After almost three months of using facial recognition biometrics to help verify international travelers at U.S. points of entry, Customs and Border Protection officials say they have used the technology to prevent 26 alleged imposters from entering the country.
Border Protection officials began rolling out facial biometric projects at airports and land crossings this summer. As travelers enter the U.S., they are ushered directly to a CBP official, who checks their documentation while overhead cameras match their faces to a gallery of images. For U.S. citizens, the picture is matched to the passport photo on file. If the photos don’t match, the travel is pulled aside for further investigation.
The system helps CBP meet a 15-year-old congressional mandate to use biometrics at the borders, an initiative that has often stalled due to complications with technology, funding and, at the start, an uncoordinated approach by the Homeland Security Department.
Washington Dulles International Airport recorded the first detention due to facial recognition technology just three days after the new system was turned on, stopping a Congolese national attempting to enter the country on a false French passport. Since that time, Dulles’ program has stopped two more alleged imposters.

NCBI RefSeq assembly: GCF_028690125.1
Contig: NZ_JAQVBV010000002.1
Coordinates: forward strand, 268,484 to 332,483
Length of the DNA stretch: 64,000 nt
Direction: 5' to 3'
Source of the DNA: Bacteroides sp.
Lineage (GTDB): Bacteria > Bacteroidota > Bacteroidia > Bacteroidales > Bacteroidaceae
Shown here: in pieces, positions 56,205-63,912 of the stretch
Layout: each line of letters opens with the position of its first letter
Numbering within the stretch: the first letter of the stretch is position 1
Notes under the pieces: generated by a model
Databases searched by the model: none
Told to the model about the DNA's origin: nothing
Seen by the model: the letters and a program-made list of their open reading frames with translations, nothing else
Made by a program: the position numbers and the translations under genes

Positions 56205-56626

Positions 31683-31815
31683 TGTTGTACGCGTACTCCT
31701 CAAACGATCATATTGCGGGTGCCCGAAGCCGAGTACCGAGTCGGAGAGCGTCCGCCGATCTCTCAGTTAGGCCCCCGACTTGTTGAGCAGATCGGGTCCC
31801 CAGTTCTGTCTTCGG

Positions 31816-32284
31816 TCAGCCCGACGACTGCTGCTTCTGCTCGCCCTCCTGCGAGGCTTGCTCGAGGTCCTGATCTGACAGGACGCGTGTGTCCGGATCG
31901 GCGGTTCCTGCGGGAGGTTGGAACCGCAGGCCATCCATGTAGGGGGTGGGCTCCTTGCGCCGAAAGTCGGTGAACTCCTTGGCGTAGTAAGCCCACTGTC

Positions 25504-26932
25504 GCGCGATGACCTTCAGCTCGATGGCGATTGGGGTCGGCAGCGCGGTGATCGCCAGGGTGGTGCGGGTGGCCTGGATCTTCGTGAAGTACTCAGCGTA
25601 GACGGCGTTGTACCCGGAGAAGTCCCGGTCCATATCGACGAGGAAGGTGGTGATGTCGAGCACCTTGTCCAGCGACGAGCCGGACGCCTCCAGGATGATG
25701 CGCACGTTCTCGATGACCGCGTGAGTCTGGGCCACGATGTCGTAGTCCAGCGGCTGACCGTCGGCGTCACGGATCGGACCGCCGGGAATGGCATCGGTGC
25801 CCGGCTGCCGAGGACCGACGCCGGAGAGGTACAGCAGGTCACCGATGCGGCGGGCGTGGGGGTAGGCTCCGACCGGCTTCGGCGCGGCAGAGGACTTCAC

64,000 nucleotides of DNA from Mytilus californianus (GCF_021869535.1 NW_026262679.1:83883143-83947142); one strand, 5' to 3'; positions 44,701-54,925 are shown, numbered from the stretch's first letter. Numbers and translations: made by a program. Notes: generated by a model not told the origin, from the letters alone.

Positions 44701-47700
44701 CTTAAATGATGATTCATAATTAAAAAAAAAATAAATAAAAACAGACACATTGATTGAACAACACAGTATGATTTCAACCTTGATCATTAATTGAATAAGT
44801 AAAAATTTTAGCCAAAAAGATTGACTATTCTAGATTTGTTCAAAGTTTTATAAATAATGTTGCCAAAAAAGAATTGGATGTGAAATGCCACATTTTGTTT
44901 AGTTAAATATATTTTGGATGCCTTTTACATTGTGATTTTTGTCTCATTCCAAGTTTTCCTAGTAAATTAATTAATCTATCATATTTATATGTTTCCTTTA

The facial recognition entry program is currently running at 15 international airports, though no others have reported detentions or arrests due to the systems, according to CBP figures.
Facial biometric programs in place at land border crossings have proven more useful, according to the numbers. As of Nov. 20, CBP officers have apprehended 23 people trying to enter the country illegally at the southwest border in Arizona: 18 at the crossing in Nogales and five at San Luis.
With land and air pilots running, CBP recently began testing the technology at sea, as well. Facial recognition pilot programs have started for travelers debarking in the U.S. from Royal Caribbean, Norwegian and Celebrity cruise lines. These pilots have yet to flag any potential imposters traveling aboard.
While the detentions show some early success, the number pales in comparison with CBP’s apprehension statistics. As of the end of August, officers had detained or arrested almost 362,000 persons deemed to be trying to enter the U.S. illegally in fiscal 2018. That number is above fiscal 2017 figures—just over 310,000—but below the 2016 high of nearly 416,000.
Several airlines and eight international airports are also using facial recognition for boarding planes, including Air France/KLM, Scandinavian Airlines and some United flights out of Dulles.